Redish would also like to be able to translate what he's seen in his rats to human behavior. "Humans avoid regret," says Redish. "Do rats?"

Follow Jane J. Lee on Twitter.

22 comments
Michael Pretorius
Michael Pretorius

If this line of indirect study, into human behaviour, via mammal behaviour in general, is a mature scientific endeavour I suppose there should be NEW behaviour altering knowledge already in practice that hopefully; consistently / actually / empirically improves human existence in a better way than was already available to human societies for the past how many thousands of years. Science as a conscious endeavour can change the physical world, but the world of thoughts, abstractions and meaning seems to be, by definition out side the scope of the materialistic world view. That is, if I have missed the viable materialistic explanation of consciousness.

The beauty of anthropomorphism is such a useful behavioural tool:

"The universe seems neither benign nor hostile, merely indifferent."

Carl Sagan

susanne heinitz
susanne heinitz

This is a very interesting article...and one step forward towards 'animals are not objects'!

Peggy Lewis
Peggy Lewis

I think this is what the aliens are doing to humans when they abduct them and do experiments..  (aka, "earthlings regret choosing cake over salad")  soo important to know..

Julianna Bragg
Julianna Bragg

I knew someone would turn this into a political debate...geez.....I'm sure a rat would prefer a cheese thing over a broccoli , although they will eat anything... p.s. I am wondering if these tests were conducted with the old reward or punishment thing...not exactly real regret...although the brain think I really don't know.....I also know a few rats in my life who have never felt or shown ANY regret! lol....

Nick Keranen
Nick Keranen

I never really thought that a rat would actually need to think about whether or not they wanted to eat a piece of food. I thought they just ate the thing that was closest to their reach. I also didn't know that a rat would have flavor preferences. That they actually do this is cool.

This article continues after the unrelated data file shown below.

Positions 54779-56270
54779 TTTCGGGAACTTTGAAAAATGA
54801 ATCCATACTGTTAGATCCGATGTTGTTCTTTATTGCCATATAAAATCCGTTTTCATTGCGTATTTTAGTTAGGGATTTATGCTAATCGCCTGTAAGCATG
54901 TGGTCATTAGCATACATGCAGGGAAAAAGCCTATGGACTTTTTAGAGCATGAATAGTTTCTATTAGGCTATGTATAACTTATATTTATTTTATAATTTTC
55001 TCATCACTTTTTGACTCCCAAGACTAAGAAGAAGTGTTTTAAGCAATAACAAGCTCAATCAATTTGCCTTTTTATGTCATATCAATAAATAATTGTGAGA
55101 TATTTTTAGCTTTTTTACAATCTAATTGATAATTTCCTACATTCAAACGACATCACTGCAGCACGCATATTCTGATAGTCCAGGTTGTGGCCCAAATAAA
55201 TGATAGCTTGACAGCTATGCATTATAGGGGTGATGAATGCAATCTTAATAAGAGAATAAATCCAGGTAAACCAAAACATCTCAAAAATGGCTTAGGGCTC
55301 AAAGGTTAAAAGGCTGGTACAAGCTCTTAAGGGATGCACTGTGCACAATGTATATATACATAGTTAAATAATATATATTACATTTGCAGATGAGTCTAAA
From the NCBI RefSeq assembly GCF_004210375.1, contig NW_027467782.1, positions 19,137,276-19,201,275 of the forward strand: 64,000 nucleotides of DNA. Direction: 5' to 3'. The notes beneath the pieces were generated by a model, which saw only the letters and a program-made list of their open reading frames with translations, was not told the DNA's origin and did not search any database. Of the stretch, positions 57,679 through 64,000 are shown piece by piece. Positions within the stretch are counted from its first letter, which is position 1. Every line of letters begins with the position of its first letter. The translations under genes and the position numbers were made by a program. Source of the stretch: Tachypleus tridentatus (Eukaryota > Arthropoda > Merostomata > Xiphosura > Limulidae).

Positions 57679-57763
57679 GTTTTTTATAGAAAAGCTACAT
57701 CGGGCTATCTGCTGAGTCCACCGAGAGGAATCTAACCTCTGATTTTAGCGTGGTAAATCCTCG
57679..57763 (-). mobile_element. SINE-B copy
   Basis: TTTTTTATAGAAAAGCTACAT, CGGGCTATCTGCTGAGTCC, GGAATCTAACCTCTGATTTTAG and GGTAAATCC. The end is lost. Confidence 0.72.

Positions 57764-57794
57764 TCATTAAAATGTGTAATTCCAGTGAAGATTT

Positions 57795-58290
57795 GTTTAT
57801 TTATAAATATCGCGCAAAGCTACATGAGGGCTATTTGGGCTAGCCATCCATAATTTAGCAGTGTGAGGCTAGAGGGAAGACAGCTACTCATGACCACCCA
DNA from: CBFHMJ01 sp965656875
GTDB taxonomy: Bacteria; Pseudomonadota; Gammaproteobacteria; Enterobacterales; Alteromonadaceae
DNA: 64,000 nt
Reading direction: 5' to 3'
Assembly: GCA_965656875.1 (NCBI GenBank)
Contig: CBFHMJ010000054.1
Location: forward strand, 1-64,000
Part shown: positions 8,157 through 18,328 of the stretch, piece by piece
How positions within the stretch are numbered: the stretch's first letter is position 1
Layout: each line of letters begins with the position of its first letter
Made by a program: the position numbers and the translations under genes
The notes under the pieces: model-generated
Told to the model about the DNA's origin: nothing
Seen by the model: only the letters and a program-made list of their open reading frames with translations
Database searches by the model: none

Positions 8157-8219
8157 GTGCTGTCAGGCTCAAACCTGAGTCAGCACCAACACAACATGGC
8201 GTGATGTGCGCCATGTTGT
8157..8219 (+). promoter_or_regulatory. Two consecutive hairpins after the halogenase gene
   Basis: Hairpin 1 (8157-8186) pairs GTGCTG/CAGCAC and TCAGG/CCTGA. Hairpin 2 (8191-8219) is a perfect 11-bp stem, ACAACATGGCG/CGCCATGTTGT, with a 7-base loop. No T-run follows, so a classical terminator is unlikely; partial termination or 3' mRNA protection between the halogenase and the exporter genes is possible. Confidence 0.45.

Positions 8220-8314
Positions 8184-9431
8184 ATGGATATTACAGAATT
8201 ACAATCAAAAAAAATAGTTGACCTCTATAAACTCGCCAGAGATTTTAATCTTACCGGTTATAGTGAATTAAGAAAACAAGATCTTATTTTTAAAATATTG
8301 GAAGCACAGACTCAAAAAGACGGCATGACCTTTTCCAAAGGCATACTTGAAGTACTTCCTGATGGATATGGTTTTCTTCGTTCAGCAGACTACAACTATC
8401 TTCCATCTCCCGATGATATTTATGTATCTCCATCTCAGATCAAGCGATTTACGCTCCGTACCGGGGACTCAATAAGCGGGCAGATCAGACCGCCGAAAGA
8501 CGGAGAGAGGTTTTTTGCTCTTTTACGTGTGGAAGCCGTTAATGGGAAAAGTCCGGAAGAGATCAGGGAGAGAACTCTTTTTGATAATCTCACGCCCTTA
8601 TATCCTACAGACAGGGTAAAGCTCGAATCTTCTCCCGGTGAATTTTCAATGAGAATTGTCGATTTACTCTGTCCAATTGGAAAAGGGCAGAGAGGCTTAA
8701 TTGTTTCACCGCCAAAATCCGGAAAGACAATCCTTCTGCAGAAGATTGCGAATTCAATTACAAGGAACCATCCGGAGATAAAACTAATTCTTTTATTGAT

Diane Murphy
Diane Murphy

I do not agree with cruelty to animals of any kind.  However, human experiments carried out on animals have been the source of which untold human lives have been changed for the better. Many cures and medications tried out on animals first have led to the eradication or treatment of symptoms of harmful disease causing organisms -aids, blindness, mental illness,  measles, mumps, polio, etc.

J. Griffin
J. Griffin

All animals are conscious beings. A lot of people forget too easily that humans are animals. So that basically means that all human emotion is in fact animal emotion. 

Alex Afu
Alex Afu

No more experiments!!!
The rats said to me: I am someone NOT ¨SOMETHING¨.



Do not go where the path may lead, go instead where there is no path and leave a trail.

Manuel Dias
Manuel Dias

National Geographic mis-printed the title for this article.


Instead of Rats it should have been Liberals

Eric Vinyard
Eric Vinyard

In a further study, rats were given access to alcohol and Facebook, and upon awaking the next day, immediately began sending apologies for the emotional, borderline-creepy messages they had inboxed the night before to random users they barely knew.

Dana Pope
Dana Pope

thanks for helping me learn what i did not learn at home or in school - how to define your feelings by actions !

Sabine Kindschuh
Sabine Kindschuh

Seems to me that the scientists involved in this do not regret putting animals through such totally superfluous studies. I find this appalling.

Vonne Pitcher
Vonne Pitcher

Don't like to read about experiments on animals (ie putting electrodes in their brains) and there doesn't even seem to be a reason for this pointless exercise.

bill greig
bill greig

@Nick Keranen They'll also come find you if they escape from their cage and can't get back in.  Had a couple of pet rats in my bedroom once, used to wake up with them nosing around my head, having traveled all the way across the room.

bill greig
bill greig

@Manuel Dias You're right.  I STILL regret starting as  a conservative all those years ago.

KENNETH LANE
KENNETH LANE

@Manuel Dias Wrong, a study involving Rightwing subjects would not yield  any resulting regret mechanisms hence the Liberal rat study.

Julianna Bragg
Julianna Bragg

@Eric Vinyard  Ha Ha, spot on...thanks for the words and laugh....ps I know some rats that never express any regret! lol~

D. Jensen
D. Jensen

@Dana Pope The implications here are huge.  One would have to be rather obtuse to not understand this

bill greig
bill greig

@Sabine Kindschuh It seems to be in the nature of inquisitive beasts like ourselves to torment weaker animals to learn things.  Look at chimps, or cats.  Also, many things in the world are much more cruel to rats than man.  Arguably, at least these were warm and safe and well-fed, and possibly even pet and groomed by bored lab assistants, up until the experiment.